I have a great respect for Paul Sellers and especially for the amount of time that he puts it to encouraging hand tool usage. But I was pointed to a post on his blog today which I had mixed feelings on and I did find myself a little riled reading through.
There were two points which I took from it and the first I pretty much agreed with; a great demonstration with a well set and sharpened plane to show how it pulls itself in to the wood without the need to push down. I feel this is an important point to educate people on.
What puzzled me though was how the post used this to support an argument that there’s no need for a low bench height; I was confused as to how the two are connected.
Clearly Paul’s favourite height of 38″ suits his approach and methods perfectly but towards the begining of his video he calls low benches ‘ridiculous’ and this is the part that I feel needs further thought before everyone goes dismissing low benches completely. I’ve not heard of this ‘overhead planing’ which Paul refers to but I definatley feel that there’s a very important point which is being missed.
I can’t go fully in to planing techniques here but the main reason for having a low workbench is not for adding significant force downwards but to allow you to take the optimum stance for the heavier and more tiring work of say hand thicknessing.
Stance is the vital point here and the best way I can explain this is by asking you to imagine sliding a lightweight chair; since you won’t be expecting too much resistance you’re likely to stay fairly straight as you push. Think now about pushing something much heavier like a car, chances are you’ll stand your feet apart and bend your knees to ground yourself in preparation. The force doesn’t change direction between the two circumstances it’s just that there’s more of it to counter balance. If you don’t take this lower stance then your efforts to push the car would be far less productive and more tiring.
So bringing it back to planes – of course these should never feel anything like pushing a car but it’s the stance which I’m trying to emphasise here.
That finely set, well tuned No. 4 can be pulled successfully with a fairly straight stance. If you swapped it for heavily set jack plane to hog off more material then whilst it may still be possible to pull it along with the string, you would certainly struggle to get far without preparing to give it a much stronger pull and as a result you’re naturally going to lower your stance.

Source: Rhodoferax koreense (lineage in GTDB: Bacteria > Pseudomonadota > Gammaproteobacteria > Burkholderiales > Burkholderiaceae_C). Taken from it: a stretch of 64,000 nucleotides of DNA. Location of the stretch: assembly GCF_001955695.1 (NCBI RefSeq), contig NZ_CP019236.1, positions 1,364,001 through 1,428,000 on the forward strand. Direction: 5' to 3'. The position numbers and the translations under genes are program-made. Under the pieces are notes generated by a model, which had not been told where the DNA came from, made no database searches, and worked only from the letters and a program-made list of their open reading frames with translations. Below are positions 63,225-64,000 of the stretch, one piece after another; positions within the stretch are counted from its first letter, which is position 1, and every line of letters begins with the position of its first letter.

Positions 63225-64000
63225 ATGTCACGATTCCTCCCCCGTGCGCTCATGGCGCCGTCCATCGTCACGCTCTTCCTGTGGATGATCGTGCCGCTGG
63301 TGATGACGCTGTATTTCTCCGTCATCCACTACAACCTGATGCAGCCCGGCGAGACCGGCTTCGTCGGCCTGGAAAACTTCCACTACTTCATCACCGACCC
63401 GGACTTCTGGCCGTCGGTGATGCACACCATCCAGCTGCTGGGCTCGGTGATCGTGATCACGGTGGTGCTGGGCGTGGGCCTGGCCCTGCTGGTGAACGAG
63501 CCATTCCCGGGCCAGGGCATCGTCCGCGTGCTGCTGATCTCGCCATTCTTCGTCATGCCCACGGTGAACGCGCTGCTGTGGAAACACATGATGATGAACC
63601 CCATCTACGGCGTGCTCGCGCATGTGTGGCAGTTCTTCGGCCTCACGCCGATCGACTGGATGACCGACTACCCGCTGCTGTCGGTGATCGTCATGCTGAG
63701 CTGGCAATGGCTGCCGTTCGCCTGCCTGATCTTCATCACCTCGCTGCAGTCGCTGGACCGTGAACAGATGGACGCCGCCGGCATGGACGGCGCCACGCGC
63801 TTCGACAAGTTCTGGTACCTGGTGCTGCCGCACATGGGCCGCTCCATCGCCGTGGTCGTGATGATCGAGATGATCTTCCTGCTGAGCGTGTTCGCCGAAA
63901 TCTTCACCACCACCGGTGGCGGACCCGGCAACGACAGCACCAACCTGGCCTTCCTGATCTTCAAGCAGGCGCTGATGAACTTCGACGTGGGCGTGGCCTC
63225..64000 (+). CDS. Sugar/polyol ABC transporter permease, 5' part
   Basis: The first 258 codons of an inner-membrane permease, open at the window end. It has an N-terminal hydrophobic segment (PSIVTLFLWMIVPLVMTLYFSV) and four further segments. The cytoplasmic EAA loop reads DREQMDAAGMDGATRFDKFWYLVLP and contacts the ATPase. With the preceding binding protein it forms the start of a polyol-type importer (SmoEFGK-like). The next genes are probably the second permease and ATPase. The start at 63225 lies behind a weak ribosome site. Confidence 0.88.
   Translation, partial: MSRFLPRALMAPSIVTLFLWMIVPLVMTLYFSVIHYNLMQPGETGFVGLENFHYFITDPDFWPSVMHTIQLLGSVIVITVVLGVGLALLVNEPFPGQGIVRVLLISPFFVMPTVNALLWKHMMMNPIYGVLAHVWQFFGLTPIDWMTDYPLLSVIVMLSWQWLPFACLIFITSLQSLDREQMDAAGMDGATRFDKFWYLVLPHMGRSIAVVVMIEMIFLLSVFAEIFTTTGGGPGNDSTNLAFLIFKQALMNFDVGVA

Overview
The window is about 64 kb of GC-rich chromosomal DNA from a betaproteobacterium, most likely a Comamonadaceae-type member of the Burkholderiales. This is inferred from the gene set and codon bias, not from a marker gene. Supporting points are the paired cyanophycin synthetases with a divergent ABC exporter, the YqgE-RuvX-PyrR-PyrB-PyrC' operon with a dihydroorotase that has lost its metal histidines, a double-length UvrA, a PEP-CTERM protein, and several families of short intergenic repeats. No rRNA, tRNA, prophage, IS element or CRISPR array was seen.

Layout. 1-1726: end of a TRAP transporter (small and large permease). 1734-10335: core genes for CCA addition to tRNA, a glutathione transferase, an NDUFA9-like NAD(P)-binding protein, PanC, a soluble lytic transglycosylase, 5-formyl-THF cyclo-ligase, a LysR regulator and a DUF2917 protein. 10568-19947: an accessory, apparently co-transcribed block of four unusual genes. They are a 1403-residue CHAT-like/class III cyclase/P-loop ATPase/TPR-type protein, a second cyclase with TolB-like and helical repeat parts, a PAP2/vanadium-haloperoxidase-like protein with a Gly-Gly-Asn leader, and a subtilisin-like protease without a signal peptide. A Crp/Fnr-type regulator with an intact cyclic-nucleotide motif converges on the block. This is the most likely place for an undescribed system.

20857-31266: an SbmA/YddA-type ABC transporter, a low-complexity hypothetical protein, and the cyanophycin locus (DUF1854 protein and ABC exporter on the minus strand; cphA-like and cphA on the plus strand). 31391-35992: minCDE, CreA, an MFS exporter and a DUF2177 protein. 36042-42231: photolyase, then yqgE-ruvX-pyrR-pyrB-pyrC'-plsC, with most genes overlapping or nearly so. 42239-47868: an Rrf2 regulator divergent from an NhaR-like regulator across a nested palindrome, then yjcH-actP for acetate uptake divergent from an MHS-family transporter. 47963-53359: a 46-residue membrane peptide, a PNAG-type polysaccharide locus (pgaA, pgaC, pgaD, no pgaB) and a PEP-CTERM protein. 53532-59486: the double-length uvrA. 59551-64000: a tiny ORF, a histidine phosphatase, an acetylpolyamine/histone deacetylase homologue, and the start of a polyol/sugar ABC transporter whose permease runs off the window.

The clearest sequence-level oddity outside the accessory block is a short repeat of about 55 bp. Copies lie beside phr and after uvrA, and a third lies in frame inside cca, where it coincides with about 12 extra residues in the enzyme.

The heavier planing cuts of hand thicknessing will always require a little more downwards force as well but the main purpose of a lower bench height here is to keep your arms at the right height in relation to your body. If you’re having to raise them at all then you’ll loose a lot of strength and not only do you tire more quickly but it can also become painful on your back.
To say that a low bench isn’t ideal for fine work or joinery would be a very fair point to make but to simply say that low benches for woodworking are rediculous, well this makes a strong point without putting in any context or sharing a full understanding.
Whilst many people enjoy the speed of preparing their timber with machines before bringing in the hand tools there’s also a huge interest in stripping things right back and omitting the machines altogether. There are plenty of reasons to do this; space restrictions and noise for a start but the point is when someone is using a low bench it’s probably for good reason – if you think thicknessing boards all day with a hand plane would be tiring, consider doing it whilst depriving yourself of half your strength.
I’m hoping to clarify rather than confuse with this post and so I feel I should add something which I’ve said in the past. Bench height is not an exacting sceince and so you shouldn’t feel the need to become too consumed by it as an inch or two either way isn’t going to alter your experience. There are general things to bare in mind such as the lower bench being more suitable for heavy thicknessing and the taller for detailed joinery but then I know many craftsmen who sit and work off a stool! If you are looking for some basic guidlines then this old post may help but to be honest the best bench height is the height which works best for you – I’m sorry that isn’t definitive but woodworking is not a definitive subject.